The only other issue on the TAZ 6 was that when it arrived, probably down to vibration in transit, the two Z axis screws were not aligned meaning I could not do the auto bed levelling. My left/right Z axis was skewed! It was a simple matter of turning one screw a few turns, but the manual did not seem to cover this simple flaw. They could easily improve that.
I prefer the TAZ 6, not much more in price but a lot more in features, and just as easy to use as the Makerbot Replicator 2. Well done Lulzbot.
I am also quite impressed with how much of the TAZ 6 is in fact 3D printed parts!
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Adrian,please be safe and ensure proper ventilation and fumes extractio when playing with 3D printers. I suppose you have heard the news of the couple and their cats in SF killed by CO.ReplyDelete
Good point. I have CO alarm anyway and ventilation.Delete
Running an Ultimaker 2+ here, which I suspect is in the same sort of performance class. It's definitely trying to be on the "just works" end of the scale rather than the "old British bike you have to tinker with for hours" style, but it's quite tweakable - and with no Ethernet connection, not vulnerable to the usual IoT problems. Enclosed, but with an open top and front; does ABS, PLA and (apparently) PET, though PLA is all I've used so far.ReplyDelete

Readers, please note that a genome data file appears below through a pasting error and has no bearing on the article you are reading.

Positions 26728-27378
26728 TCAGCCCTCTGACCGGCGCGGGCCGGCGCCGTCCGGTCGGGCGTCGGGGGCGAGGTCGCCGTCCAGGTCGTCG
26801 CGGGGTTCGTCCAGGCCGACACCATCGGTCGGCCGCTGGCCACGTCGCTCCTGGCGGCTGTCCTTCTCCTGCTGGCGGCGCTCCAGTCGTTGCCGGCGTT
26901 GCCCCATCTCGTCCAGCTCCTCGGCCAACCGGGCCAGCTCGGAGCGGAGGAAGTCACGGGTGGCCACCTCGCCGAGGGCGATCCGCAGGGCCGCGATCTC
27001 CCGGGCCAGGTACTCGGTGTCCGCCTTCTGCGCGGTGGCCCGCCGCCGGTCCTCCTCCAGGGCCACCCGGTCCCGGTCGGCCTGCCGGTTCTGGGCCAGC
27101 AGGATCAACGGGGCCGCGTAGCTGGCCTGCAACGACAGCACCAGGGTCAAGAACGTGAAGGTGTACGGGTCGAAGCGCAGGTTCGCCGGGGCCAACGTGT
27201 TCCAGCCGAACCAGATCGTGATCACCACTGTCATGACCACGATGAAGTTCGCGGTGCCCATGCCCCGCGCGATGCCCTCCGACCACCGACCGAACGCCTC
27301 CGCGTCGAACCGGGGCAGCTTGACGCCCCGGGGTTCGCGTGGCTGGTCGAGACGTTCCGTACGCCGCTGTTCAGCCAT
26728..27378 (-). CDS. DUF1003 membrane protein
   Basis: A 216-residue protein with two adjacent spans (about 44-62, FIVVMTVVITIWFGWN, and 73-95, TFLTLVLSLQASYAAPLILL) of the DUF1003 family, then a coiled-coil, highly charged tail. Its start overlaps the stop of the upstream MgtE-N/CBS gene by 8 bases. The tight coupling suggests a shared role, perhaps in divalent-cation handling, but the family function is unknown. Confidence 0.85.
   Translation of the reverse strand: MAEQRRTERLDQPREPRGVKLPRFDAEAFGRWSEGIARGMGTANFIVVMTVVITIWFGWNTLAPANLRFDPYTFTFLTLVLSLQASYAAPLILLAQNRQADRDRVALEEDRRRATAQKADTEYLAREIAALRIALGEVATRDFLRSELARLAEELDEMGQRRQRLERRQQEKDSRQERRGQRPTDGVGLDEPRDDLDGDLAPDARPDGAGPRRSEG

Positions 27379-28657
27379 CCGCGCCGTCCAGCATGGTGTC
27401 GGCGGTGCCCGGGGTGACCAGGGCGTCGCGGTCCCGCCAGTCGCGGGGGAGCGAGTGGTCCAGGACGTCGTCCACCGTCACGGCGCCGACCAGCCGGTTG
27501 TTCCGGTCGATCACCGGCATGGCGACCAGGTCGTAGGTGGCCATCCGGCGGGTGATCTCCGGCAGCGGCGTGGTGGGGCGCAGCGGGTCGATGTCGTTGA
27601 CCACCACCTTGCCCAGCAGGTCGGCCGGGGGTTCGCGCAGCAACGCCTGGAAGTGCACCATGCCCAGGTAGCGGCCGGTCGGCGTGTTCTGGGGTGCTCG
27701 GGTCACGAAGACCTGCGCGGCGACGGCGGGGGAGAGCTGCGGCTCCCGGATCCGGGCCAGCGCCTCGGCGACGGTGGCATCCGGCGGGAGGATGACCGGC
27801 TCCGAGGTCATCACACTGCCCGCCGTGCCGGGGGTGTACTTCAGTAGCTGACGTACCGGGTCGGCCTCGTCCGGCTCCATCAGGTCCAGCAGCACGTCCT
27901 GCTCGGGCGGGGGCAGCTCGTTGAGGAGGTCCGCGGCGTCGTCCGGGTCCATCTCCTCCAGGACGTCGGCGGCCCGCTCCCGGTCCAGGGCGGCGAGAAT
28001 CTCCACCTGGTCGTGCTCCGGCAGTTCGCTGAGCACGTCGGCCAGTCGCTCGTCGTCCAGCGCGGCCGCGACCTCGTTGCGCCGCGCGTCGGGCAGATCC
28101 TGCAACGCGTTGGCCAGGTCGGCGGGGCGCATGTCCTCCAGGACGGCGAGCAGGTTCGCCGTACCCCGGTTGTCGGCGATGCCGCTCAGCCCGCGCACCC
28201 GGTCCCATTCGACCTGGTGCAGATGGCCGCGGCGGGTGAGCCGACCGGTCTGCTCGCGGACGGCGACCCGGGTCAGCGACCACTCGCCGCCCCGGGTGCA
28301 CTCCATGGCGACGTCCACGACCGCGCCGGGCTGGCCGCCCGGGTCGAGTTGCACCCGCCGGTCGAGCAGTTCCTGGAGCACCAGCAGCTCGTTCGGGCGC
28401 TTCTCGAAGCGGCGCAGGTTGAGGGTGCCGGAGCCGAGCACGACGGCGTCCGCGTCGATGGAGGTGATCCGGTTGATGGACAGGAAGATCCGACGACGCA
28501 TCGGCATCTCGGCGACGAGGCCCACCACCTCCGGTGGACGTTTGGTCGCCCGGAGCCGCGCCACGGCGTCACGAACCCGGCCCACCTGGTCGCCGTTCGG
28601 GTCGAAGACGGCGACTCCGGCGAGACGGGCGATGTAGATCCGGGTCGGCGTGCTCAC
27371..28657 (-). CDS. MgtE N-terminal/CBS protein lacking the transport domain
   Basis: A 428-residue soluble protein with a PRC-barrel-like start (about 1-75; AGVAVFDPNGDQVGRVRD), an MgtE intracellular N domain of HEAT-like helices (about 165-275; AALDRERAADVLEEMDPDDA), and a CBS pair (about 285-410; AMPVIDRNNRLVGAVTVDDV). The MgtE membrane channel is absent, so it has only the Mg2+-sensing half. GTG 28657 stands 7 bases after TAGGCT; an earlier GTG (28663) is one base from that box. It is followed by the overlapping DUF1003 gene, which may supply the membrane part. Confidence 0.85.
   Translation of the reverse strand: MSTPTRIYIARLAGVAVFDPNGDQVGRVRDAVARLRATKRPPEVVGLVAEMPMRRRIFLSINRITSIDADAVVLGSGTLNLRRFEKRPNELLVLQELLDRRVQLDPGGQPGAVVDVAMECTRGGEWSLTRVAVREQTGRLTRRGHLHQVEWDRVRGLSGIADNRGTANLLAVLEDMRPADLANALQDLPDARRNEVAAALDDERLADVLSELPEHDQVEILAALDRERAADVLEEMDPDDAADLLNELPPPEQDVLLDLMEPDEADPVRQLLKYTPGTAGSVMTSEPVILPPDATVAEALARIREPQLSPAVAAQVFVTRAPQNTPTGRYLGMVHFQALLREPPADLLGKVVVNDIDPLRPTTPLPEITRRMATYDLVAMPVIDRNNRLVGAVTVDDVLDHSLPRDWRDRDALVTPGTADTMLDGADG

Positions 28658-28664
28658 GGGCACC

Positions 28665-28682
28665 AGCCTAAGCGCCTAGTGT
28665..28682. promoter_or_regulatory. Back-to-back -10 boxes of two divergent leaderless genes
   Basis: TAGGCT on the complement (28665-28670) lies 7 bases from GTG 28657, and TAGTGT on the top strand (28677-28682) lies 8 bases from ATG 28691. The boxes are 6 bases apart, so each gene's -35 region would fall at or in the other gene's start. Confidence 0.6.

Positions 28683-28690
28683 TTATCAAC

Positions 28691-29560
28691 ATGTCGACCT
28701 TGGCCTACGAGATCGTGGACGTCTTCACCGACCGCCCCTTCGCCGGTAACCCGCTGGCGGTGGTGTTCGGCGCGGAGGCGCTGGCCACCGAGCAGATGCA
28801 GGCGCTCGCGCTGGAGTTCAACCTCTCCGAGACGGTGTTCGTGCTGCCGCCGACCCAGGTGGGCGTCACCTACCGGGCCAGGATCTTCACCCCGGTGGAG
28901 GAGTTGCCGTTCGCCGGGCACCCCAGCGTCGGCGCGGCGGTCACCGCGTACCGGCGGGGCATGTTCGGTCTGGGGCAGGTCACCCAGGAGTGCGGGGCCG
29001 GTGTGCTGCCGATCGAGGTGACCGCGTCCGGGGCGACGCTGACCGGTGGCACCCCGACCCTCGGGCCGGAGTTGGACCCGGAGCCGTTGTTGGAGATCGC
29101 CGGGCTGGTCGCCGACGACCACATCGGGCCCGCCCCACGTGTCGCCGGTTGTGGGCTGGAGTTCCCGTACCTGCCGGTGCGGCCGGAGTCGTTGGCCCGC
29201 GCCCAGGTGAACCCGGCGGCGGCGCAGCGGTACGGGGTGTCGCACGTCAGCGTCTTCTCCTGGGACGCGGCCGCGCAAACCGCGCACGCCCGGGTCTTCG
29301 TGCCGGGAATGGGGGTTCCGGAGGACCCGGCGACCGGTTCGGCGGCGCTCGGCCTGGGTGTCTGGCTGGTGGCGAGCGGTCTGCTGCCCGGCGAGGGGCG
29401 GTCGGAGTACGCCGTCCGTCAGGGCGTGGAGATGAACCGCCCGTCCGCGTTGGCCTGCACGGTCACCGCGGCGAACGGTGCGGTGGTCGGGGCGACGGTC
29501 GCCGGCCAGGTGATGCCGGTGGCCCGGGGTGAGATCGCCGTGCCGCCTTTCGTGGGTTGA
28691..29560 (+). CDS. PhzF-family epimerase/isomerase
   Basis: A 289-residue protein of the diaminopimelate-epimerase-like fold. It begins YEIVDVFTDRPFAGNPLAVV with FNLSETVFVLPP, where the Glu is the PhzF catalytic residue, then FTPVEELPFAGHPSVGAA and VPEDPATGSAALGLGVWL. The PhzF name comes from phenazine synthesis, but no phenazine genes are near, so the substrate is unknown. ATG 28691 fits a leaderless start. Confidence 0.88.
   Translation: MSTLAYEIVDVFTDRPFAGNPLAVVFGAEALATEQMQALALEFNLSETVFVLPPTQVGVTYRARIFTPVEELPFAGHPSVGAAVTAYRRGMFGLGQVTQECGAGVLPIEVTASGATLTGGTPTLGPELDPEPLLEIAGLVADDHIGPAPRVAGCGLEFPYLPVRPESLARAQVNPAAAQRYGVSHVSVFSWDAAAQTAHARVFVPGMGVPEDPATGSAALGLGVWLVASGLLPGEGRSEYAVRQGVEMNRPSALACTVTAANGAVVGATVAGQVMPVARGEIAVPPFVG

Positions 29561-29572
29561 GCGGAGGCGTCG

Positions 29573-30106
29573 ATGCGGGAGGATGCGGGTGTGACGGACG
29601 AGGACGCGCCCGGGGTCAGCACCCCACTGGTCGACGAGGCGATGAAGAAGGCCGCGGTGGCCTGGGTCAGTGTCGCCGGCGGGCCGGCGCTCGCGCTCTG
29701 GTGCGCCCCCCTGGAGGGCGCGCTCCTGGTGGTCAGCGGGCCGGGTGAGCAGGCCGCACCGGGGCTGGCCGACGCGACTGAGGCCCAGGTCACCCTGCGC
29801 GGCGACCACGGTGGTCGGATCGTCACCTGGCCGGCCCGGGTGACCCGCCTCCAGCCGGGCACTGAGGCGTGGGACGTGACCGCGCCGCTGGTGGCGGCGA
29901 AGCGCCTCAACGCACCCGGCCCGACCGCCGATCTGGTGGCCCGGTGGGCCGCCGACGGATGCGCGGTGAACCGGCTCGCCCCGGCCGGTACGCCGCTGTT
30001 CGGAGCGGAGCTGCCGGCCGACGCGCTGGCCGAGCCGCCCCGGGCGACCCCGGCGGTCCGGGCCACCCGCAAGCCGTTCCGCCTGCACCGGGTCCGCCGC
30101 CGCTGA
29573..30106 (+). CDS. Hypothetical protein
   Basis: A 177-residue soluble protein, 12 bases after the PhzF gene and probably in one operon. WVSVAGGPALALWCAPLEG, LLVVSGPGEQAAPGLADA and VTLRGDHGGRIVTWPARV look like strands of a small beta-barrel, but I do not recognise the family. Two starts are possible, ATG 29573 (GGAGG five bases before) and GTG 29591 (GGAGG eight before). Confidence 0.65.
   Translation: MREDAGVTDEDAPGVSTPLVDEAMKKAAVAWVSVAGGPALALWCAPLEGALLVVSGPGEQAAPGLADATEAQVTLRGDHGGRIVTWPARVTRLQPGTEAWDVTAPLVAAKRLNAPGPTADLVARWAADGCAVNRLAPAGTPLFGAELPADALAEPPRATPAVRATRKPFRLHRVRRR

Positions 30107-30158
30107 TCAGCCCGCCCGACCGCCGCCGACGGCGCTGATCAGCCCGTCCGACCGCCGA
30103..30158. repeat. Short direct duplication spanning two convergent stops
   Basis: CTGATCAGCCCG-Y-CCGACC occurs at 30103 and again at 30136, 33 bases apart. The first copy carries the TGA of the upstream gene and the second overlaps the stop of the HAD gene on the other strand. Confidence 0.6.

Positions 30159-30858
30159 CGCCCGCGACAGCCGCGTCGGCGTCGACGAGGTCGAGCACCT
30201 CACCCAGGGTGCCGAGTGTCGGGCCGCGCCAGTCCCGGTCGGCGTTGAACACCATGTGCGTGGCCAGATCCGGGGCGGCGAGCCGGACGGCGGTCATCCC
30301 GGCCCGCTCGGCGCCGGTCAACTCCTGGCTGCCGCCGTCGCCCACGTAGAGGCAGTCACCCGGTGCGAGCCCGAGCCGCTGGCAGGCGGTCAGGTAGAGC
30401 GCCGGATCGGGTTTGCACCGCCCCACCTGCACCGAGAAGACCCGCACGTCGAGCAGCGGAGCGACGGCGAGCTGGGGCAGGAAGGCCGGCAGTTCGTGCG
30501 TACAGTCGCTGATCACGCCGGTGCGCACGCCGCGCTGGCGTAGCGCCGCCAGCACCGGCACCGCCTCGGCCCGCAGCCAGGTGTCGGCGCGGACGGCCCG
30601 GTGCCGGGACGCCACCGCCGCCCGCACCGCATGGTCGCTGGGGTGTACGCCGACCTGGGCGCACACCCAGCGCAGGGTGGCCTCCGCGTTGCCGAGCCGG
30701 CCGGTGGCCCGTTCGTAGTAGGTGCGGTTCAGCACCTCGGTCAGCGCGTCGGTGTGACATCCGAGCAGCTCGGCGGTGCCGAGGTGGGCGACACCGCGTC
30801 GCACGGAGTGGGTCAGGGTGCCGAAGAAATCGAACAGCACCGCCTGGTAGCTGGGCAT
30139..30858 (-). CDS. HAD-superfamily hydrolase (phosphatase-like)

(RSchu, don't believe the Daily Mail version of the story that most news outlets have copied - it's the Daily Mail after all! The SF case seems to have involved a laser cutter, not a 3D printer, and it's not at all clear just what they were cutting. ABS fumes may well be bad for people with certain chemical sensitivities, but they're a much lower category of hazard.)
I read the story on the Register, who did point out the distinction between a 3D printer and a laser cutter, but I suppose good ventilation cannot do any harm in any event.Delete
Indeed, and we have a laser cutter, and if you cut plastic it makes some fumes, but it also has a big extractor fan...Delete
I would like to see you buy a formlabs2 stereo litho printer :-)ReplyDelete